Designing a new consumer electronic product from scratch has led me to the broad and intimidating subject of regulatory requirements. If you want to import original products from China, or Vietnam, or India, or anywhere else, to the US, Europe, Australia, or other western markets, you are required by law to comply with numerous regulations and standards. Below is what I know so far:
- Consumer electronics must be tested to ensure compliance with CFR Title 47 Part 15, which is the FCC’s regulations around radio emitters. Whether your product is an intentional or unintentional radio wave emitter or receiver, you need testing performed by a 3rd party to ensure compliance. My device happens to be an intentional radiator since it uses both Bluetooth Low Energy (BLE) and WiFi. 3rd party testing companies must be accredited, and I’ve heard that Intertek, CMA, and SGS can perform the testing, although I have not used anyone yet, and have no affiliation with any of them. A Declaration of Conformity is then required by the supplier (you/me), including:
- Issuing company
- Product name
- Model number
- Applicable standard
- Representative name and signature
- Supporting test certification
- Underwriter Laboratories (UL) mark is not required by law, but may be required if you’re going to be a supplier to some larger enterprise. For me, I’ll consider if my suppliers are UL listed, but not go beyond that.
- California’s Proposition 65 requires testing OR the following statement included on product packaging. Clearly it’s easier and more cost-effective just to include the warning:
Prop. 65 Warning for California Residents
WARNING: This product may contain chemicals known to the State of California to cause cancer, birth defects, or other reproductive harm.
- The Customs and Border Protection agency requires the Country of Origin be printed on the product and in packaging. Just do it. I’m going for “Made in Vietnam.”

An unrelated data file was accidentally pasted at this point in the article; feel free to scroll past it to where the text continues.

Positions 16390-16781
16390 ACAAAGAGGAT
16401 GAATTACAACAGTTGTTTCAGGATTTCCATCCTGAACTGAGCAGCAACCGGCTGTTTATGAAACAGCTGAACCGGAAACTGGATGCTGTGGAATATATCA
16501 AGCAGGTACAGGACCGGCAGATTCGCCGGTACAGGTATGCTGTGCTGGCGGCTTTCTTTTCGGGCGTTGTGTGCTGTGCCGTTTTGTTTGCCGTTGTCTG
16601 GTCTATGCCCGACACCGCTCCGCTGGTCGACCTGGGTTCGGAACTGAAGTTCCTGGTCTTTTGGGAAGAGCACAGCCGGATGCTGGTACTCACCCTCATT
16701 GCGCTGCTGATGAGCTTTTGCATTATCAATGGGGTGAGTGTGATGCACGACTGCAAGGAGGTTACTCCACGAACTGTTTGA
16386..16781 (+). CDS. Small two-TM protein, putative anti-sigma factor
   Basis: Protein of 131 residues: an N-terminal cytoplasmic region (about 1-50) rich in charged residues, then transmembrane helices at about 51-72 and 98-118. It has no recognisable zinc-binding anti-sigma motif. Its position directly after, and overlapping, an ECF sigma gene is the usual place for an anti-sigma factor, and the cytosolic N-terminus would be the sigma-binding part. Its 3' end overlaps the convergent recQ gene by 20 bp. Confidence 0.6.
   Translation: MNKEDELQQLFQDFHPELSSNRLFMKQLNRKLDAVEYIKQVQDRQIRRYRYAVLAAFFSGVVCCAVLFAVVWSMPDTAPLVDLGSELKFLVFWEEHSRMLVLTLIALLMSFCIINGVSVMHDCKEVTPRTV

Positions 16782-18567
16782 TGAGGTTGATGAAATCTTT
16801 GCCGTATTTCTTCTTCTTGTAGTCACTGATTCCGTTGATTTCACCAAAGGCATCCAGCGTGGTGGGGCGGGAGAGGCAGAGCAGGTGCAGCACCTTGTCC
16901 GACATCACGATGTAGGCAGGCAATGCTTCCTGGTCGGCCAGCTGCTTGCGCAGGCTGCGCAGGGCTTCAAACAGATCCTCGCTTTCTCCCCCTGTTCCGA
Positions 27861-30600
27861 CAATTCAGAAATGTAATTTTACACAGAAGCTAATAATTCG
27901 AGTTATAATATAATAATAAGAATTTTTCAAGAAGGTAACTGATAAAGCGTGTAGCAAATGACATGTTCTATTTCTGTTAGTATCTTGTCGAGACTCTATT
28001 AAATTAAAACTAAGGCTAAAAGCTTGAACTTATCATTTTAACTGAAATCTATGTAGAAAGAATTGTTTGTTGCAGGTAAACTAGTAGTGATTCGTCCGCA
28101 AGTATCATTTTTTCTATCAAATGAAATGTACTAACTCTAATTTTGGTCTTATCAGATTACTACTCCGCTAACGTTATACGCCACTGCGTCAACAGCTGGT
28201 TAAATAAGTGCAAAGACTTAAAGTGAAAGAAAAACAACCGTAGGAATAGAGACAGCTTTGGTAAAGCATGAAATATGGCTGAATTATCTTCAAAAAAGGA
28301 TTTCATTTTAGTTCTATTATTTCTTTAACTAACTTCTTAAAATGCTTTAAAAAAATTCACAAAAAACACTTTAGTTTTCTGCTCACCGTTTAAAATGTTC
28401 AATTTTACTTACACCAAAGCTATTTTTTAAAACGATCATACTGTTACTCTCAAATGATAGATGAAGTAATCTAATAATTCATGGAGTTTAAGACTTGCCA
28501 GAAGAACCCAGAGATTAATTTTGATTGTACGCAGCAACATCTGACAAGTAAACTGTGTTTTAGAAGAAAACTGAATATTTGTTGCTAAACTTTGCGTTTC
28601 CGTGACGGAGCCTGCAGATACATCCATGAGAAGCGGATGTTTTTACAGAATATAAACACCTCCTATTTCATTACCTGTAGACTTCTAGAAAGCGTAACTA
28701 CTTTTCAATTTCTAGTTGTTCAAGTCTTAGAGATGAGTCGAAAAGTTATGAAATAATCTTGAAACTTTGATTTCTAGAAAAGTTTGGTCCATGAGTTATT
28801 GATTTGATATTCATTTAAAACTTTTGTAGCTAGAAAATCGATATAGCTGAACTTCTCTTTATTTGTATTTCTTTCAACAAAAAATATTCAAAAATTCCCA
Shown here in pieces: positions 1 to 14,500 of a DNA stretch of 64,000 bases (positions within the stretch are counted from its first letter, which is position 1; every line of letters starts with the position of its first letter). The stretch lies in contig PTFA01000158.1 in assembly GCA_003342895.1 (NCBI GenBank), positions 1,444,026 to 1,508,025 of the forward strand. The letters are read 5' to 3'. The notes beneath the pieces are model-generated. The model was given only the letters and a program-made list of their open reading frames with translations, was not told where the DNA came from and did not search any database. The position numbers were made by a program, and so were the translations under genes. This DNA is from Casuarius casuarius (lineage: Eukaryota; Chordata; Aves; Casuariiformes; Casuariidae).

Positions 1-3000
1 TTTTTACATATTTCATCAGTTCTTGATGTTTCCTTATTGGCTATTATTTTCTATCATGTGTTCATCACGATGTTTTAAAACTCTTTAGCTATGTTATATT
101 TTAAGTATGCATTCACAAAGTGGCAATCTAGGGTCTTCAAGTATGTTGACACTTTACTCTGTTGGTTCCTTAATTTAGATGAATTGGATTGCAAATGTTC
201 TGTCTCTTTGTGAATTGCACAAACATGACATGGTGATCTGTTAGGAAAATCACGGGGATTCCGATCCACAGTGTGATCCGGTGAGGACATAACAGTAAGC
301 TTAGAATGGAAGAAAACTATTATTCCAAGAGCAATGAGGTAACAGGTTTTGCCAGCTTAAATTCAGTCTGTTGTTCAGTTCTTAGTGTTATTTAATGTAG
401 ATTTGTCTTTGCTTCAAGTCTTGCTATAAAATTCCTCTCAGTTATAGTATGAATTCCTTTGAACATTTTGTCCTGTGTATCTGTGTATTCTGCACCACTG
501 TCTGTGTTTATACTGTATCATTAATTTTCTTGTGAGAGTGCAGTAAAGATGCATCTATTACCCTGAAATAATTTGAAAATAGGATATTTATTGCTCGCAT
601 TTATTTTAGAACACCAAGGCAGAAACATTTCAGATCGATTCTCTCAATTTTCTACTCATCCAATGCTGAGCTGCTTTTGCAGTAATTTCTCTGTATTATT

- The Consumer Protection Safety Commission has rules around specification product categories. Make sure you products don’t fall under these, or meet the requirements if they do:
- Federal Hazardous Substances Act (FHSA) list of materials here: https://www.cpsc.gov/Regulations-Laws–Standards/Regulations-Mandatory-Standards-Bans
- General Certificate of Conformity (GCC) list of product categories here: https://www.cpsc.gov/Business–Manufacturing/Testing-Certification/Lab-Accreditation/Rules-Requiring-a-General-Certificate-of-Conformity/
- I will have a 3rd party test my product for compliance with Registration, Evaluation, Authorisation and Restriction of Chemicals (REACH). The following companies have been recommended to me, although again I have not used anyone and have no affiliation: SGS, Bureau Veritas, QIMA, and TUV.
- The EU additionally has Restriction of Hazardous Substances Directive (RoHS), which applies specifically to electronic components. I’ll make sure my supplier use RoHS-compliant components, but don’t think I need to take any action beyond that.
- The Radio Equipment Directive (RED) is analogous to the FCC’s requirements in the US, and necessitates 3rd party testing (Bureau Veritas, Intertek, SGS, or TUV) and documentation including a Declaration of Conformity (DoC), user manual, and technical file. Meeting this any other applicable EU requirements then allows the CE mark to be placed on the device.
- The product packaging must all including labeling to comply with the Waste Electrical & Electronic Equipment (WEEE) directive.
There may be other regulations applicable to your product. What has been your experience in dealing with regulatory compliance for a new consumer product?